Matthew, who helped out during the Summer, has landed the LEAD in The Full Monty in a production set for early October. The staff and I, along with Matthew's beautiful daughter, Brenna, will be there to cheer him on! Matthew---you put so much care into the inn and our guests! Know how proud we are of you! (Matthew's been working out at the gym very diligently as the show revolves around the lives dancing strippers!). To even resist my Mom's Pistachio Coffee Cake shows his attention to the role! ;-) "BREAK A LEG!"

That's all from gorgeous Naples, Maine on this crisp evening by the Lake.

Your Maine Innkeeper,
Keith A. Neubert

Wednesday, September 9, 2009

A Change of Seasons

Greetings to all!

Labor Day Weekend has passed and now begins my favorite time of the year in New England--Fall!

The hectic pace of Summer is now a memory, replaced by guests reading on the front porch, or inn Great Room. The smell of Cinnamon Bread ooze through the kitchen and inn as I write this post. Something in the air changes with the humidity gone. It is inspiring.

For breakfast today, we served a "Yankee & Rebel" breakfast. My thoughts of my sassy Creole friend, Denise, in New Orleans inspired me to make something Southern. Starting with a Maine Blueberry Coffee Cake, and followed by a Omelet filled with a Chicken and Smoked Sausage Jambalaya, everyone was happy, and well fed.

A great cookbook that I have been reading lately is called "Old-Time New England Cookbook" (by Duncan MacDonald and Robb Sagendorph, 1993). It is one of the best books that describes the seasonality of New England cooking. Breaking down the year into micro-seasons, the recipes are borne out of harvest from both our gardens and our ocean and lakes.

The authors have excellent recipes and the narrative throughout the book is like poetry, painting a picture of New England life (as I have loved since my boyhood).

"Gone is summer's sweltering heat. Labor Day is like a signal for the start of autumn schooling, for lawn mowers to vanish, and for rakes and wheelbarrows to appear. The scent of wood-burning fires drifts on the air, and the step of life seems somehow more brisk and snappy."
Beautiful writing!

September 10-October 20 is what the authors call "Early Fall." Recipes such as Pumpkin Preserves, Codfish Balls, Nantucket Scallop Chowder, and Cranberry Glazed Ham are given. Yummmmmm!

May this time of year be a time of reflection and re-direction for your cooking--and maybe even your own Life! Try some new soups, try a lower fat version of your chicken pot pie, or take a moment to taste the glory of simple comfort food that Fall inspires.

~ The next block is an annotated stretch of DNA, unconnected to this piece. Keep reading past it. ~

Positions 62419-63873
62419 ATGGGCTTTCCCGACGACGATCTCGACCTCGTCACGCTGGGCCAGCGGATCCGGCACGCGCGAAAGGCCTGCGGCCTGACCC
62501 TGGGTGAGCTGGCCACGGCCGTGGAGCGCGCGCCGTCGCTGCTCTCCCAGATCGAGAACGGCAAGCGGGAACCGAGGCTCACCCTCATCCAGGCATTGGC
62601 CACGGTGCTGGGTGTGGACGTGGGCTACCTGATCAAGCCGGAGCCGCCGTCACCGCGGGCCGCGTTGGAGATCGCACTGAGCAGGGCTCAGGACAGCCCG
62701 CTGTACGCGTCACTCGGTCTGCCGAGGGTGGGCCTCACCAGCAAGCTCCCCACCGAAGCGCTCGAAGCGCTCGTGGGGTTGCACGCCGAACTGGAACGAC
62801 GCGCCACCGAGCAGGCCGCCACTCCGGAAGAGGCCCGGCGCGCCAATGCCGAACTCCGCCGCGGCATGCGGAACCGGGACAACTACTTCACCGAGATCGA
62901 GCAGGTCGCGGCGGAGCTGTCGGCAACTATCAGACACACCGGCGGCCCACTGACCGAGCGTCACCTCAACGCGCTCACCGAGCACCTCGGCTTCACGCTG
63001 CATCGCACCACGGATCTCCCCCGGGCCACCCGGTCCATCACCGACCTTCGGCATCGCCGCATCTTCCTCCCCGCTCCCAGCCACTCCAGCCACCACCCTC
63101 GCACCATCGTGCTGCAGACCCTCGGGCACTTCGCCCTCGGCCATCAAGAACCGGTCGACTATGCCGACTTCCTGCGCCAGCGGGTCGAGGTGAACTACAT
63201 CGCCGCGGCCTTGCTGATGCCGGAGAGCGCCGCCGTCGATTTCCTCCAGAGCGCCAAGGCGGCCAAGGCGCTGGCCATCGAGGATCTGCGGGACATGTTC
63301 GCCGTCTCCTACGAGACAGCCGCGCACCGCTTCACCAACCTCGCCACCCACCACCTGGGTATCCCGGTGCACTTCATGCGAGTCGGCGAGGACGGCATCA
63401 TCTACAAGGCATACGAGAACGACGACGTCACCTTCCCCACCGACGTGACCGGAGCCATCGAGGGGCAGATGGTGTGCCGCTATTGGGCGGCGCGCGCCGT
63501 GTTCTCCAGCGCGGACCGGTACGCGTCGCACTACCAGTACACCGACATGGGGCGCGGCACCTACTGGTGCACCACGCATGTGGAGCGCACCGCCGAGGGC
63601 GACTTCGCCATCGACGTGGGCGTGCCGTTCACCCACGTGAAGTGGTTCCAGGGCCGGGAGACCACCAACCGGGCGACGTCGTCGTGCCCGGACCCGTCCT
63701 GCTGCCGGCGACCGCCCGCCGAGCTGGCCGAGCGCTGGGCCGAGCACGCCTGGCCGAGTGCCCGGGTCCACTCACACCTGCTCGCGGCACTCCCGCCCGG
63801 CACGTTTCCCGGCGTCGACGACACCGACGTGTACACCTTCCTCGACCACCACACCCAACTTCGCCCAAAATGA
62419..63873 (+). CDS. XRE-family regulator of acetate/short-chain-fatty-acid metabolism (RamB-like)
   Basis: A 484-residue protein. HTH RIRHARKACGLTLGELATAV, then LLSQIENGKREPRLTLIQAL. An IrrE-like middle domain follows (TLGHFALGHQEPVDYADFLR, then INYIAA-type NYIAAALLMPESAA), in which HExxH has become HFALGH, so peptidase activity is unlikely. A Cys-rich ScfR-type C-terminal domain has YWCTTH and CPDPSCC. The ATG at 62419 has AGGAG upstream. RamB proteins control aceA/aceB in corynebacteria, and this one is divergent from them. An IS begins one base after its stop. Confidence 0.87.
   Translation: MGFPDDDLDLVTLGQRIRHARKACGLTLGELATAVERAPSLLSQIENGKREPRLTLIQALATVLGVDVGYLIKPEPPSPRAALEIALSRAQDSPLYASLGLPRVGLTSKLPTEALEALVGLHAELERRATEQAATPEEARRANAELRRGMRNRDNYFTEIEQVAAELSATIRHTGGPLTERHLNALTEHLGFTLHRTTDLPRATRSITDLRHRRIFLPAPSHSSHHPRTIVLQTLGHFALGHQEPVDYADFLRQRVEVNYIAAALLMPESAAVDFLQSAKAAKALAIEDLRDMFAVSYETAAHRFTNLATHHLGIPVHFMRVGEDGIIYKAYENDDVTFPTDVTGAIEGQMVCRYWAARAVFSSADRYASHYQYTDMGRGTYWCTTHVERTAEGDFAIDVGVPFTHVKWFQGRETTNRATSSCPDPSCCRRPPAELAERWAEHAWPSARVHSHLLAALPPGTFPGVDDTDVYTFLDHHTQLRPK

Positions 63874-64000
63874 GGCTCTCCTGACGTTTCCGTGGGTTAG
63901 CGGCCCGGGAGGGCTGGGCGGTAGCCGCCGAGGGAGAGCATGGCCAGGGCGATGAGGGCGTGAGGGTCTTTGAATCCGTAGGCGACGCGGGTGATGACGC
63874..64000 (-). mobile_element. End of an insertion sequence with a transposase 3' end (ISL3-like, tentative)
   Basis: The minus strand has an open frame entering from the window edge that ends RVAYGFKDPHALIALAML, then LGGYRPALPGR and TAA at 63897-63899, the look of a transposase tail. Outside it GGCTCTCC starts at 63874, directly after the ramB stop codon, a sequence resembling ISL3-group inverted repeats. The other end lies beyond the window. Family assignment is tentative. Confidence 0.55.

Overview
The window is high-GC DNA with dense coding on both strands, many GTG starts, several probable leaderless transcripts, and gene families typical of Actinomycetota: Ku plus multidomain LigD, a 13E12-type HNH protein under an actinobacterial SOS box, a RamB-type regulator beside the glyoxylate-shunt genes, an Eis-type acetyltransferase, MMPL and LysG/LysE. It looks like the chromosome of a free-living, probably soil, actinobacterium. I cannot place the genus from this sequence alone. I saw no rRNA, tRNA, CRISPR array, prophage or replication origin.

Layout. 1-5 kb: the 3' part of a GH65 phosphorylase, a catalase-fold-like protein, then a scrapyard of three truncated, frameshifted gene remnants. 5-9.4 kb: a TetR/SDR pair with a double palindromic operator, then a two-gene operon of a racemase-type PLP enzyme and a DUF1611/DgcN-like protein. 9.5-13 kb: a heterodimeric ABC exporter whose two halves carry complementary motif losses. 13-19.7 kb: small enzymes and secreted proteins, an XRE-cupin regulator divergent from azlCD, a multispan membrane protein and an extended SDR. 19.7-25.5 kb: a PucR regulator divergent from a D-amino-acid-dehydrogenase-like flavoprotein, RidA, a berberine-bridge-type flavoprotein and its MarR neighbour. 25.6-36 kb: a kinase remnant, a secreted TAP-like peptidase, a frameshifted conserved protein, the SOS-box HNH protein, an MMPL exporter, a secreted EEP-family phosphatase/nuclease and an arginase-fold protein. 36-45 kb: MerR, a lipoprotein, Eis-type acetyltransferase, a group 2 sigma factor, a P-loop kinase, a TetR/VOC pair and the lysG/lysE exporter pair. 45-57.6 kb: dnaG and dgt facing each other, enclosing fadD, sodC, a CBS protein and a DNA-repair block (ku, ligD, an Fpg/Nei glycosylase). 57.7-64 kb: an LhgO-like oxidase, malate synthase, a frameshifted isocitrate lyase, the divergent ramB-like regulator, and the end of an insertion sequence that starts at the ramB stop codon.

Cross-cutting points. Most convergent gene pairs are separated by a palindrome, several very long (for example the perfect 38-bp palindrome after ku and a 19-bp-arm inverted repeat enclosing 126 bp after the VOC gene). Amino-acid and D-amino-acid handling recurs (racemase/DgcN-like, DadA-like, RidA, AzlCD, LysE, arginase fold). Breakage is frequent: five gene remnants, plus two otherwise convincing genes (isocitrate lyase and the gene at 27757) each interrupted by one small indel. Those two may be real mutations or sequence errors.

Back to my baking bread. Be well!!!

Your Maine Innkeeper
Naples, Maine

Sunday, September 6, 2009

A New High in Lows...

Today's breakfast at the inn started with a Peach & Nectarine Coffee Cake. Next, the featured dish a (crustless) Broccoli and Gouda Cheese Quiche. Now, those of you who know the inn know that I make bread daily--but today I wanted to make some Garlic-Rosemary Skillet Potatoes.

I par-boiled the potatoes, heated some olive oil and a small bit of margarine in the skillet. Next, toss in the potatoes, sprinkle with paprika, garlic powder, salt and pepper, and rosemary. Wow! The aroma on this crisp September morning was sublime!

The low? No ketchup in house to serve with the potatoes!

My friend, Denise, in New Orleans (who still lives in the Bywater neighborhood where I lived for 4 years), had a discussion that once went like this:

DENISE: You New Englanders! You think that the country owes you the world.

KEITH: Well, dear...the Pilgrims landed at Plymouth Rock...not Little Rock.

DENISE: And your cooking, you have only 3 spices...Salt, Pepper, and Ketchup.

KEITH: (laughter)

I had to laugh at her barb (she meant it all in jest). No reply or retort could break through my laughter. So, today I thought of Denise and chided myself about "what a poor New England Chef I was" because of having no ketchup in house.

This may remind you to stock that pantry as we New Englanders do this time of year...catch the sales, think ahead, buy in bulk only the things you are going to use regularly.

Hoping today finds you happy, cooking, and honoring Summer 2009 with homespun recipes!

Your Maine Innkeeper,

Keith A. Neubert
Naples, Maine (at Long Lake)